this sort of connection, and our bandwidth requirements will be much
greater in the future. However, to obtain such a useful and stable
connection so quickly is very encouraging, both to us and to the many
potential users in other fields."
The GridPP project is funded by PPARC, and researchers will be
demonstrating their results on the PPARC stand at the conference. In
addition, a number of GridPP members will be presenting papers and
SC3 involves 18 sites worldwide. It started in July 2005 with a testing
phase, where the sites involved ensured the software and networking
connections work at the high rates required. The service phase of the
challenge began on 1 September 2005 and will continue for three months.
During this period, particle physicists working on the LHC experiments
will test aspects of their computing which rely on the Grid, sending
trial jobs, deploying new software and transferring data between sites.
As an example, physicists working on the ATLAS LHC experiment plan to
produce more than 10 million simulated particle physics events on the
LCG during the service challenge.
1 Approximately 12 TB of data transferred or 12 million Mb.
Conference website http://www.allhands.org.uk/.
For more information contact:
PPARC Press Officer
Tel +44 (0)1793 442094
GridPP Dissemination Officer
Tel 07870 404439
UK e-Science Programme
e-Science/Research Communications Officer, JISC/e-Science Core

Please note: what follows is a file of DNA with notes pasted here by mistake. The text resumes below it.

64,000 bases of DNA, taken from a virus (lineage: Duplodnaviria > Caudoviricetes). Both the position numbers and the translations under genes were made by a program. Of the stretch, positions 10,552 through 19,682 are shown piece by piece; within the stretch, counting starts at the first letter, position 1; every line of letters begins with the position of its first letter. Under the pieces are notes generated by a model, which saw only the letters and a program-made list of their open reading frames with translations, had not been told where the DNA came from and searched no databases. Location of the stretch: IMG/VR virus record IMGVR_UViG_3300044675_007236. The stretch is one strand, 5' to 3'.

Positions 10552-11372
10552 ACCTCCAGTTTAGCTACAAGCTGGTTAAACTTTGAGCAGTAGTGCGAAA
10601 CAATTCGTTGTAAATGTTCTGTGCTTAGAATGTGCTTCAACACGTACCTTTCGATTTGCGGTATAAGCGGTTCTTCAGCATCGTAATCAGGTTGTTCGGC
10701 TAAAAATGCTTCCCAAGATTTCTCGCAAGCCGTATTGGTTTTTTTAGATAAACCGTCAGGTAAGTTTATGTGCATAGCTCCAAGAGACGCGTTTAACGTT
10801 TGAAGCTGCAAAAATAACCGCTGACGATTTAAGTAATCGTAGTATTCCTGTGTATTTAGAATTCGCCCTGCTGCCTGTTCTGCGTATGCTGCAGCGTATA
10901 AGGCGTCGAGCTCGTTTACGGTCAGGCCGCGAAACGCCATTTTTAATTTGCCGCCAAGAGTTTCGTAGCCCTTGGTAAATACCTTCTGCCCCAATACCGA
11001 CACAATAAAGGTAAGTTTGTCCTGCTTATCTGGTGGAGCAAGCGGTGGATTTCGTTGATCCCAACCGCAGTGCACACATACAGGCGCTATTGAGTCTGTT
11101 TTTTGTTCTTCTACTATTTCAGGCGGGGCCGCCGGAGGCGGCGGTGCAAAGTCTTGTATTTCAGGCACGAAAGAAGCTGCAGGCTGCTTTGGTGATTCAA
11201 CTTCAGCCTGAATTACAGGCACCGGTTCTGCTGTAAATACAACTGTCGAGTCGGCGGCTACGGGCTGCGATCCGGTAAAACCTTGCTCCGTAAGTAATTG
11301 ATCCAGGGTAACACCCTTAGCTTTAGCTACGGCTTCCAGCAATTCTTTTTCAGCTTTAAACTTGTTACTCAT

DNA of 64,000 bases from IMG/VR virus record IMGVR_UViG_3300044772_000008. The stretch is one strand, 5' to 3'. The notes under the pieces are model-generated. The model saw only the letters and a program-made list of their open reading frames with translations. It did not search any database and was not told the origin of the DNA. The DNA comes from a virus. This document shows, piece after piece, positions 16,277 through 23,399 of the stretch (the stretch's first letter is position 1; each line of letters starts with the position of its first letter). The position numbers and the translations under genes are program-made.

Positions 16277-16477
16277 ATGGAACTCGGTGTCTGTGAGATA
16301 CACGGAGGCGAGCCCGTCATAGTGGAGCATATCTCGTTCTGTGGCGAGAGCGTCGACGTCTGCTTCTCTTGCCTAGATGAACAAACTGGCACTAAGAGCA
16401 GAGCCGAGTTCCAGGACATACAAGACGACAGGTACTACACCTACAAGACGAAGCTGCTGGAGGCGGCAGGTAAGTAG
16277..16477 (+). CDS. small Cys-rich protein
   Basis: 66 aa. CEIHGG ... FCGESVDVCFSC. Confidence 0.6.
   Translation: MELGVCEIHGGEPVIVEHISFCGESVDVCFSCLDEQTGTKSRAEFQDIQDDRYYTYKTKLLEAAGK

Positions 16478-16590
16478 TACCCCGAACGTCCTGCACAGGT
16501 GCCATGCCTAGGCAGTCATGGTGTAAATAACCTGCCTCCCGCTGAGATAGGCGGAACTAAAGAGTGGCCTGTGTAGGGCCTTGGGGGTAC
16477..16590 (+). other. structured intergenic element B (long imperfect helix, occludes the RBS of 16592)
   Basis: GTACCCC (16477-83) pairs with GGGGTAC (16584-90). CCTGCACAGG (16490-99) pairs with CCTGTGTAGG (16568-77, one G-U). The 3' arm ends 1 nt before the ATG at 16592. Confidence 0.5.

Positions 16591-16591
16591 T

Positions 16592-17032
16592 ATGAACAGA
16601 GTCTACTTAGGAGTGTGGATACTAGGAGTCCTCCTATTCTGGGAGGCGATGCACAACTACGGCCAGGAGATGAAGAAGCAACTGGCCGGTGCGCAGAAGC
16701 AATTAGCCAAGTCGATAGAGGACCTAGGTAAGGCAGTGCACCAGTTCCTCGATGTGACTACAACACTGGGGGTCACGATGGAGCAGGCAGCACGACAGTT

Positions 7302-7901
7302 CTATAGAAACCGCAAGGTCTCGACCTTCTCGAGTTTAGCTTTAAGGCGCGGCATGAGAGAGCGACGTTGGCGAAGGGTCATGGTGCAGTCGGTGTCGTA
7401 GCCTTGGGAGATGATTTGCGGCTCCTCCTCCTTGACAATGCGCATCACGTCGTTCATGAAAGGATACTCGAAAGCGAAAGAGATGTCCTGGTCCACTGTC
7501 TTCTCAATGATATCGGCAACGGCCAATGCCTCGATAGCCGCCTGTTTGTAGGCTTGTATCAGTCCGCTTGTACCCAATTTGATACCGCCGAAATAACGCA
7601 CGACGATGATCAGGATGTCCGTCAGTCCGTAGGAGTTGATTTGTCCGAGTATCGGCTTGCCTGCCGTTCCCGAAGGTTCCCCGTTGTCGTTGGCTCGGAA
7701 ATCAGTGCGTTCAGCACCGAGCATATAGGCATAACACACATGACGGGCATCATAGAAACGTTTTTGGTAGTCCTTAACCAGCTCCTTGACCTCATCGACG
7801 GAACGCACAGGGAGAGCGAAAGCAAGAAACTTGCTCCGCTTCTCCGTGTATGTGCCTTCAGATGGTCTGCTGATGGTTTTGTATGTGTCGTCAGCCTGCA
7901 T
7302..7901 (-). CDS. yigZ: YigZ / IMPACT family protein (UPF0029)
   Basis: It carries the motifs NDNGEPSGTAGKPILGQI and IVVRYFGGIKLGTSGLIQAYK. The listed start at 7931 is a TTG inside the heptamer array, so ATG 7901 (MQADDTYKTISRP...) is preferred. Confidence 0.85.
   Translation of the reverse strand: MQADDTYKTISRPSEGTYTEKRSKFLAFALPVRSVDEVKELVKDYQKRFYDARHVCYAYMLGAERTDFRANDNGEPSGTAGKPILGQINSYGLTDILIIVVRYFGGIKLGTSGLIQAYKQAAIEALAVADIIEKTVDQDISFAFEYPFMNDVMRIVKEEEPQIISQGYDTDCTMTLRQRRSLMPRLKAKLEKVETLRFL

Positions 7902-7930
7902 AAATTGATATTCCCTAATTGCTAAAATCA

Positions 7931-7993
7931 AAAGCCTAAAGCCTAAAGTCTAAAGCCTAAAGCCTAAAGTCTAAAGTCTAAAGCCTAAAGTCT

Tel. 07768 356309
Notes for editors
- Further information about the UK e-Science Programme at
- GridPP is a six-year PPARC project with additional associated funding
from HEFCE, SHEFC, CCLRC and the European Union. A collaboration of
twenty UK Universities and research institutes and CERN, it will provide
the UK's contribution to the Large Hadron Collider Computing Grid. For
more information see http://www.gridpp.ac.uk. The GridPP Collaboration
involves: The University of Birmingham; The University of Bristol;
Brunel University; CERN, European Particle Physics Laboratory; The
University of Cambridge; Council for the Central Laboratory of the
Research Councils; The University of Durham; The University of
Edinburgh; The University of Glasgow; Imperial College London; Lancaster
University; The University of Liverpool; The University of Manchester;
Oxford University; Queen Mary, University of London; Royal Holloway,
University of London; The University of Sheffield; The University of
Sussex; University of Wales Swansea; The University of Warwick;
University College London.
- CERN, the European Particle Physics Laboratory, has its headquarters in
Geneva. Its Member States are Austria, Belgium, Bulgaria, the Czech
Republic, Denmark, Finland, France, Germany, Greece, Hungary, Italy,
Netherlands, Norway, Poland, Portugal, Slovakia, Spain, Sweden,
Switzerland and the United Kingdom. India, Israel, Japan, the Russian
Federation, the United States of America, Turkey, the European
Commission and UNESCO have Observer status.
- The Particle Physics and Astronomy Research Council (PPARC) is the
UK's strategic science investment agency. It funds research,
education and public understanding in four broad areas of science -
particle physics, astronomy, cosmology and space science.
- PPARC is government funded and provides research grants and
studentships to scientists in British universities, gives researchers
access to world-class facilities and funds the UK membership of
international bodies such as the European Organisation for Nuclear
Research, CERN, the European Space Agency and the European Southern
Observatory. It also contributes money for the UK telescopes overseas on
La Palma, Hawaii, Australia and in Chile, the UK Astronomy Technology
Centre at the Royal Observatory, Edinburgh and the MERLIN/VLBI National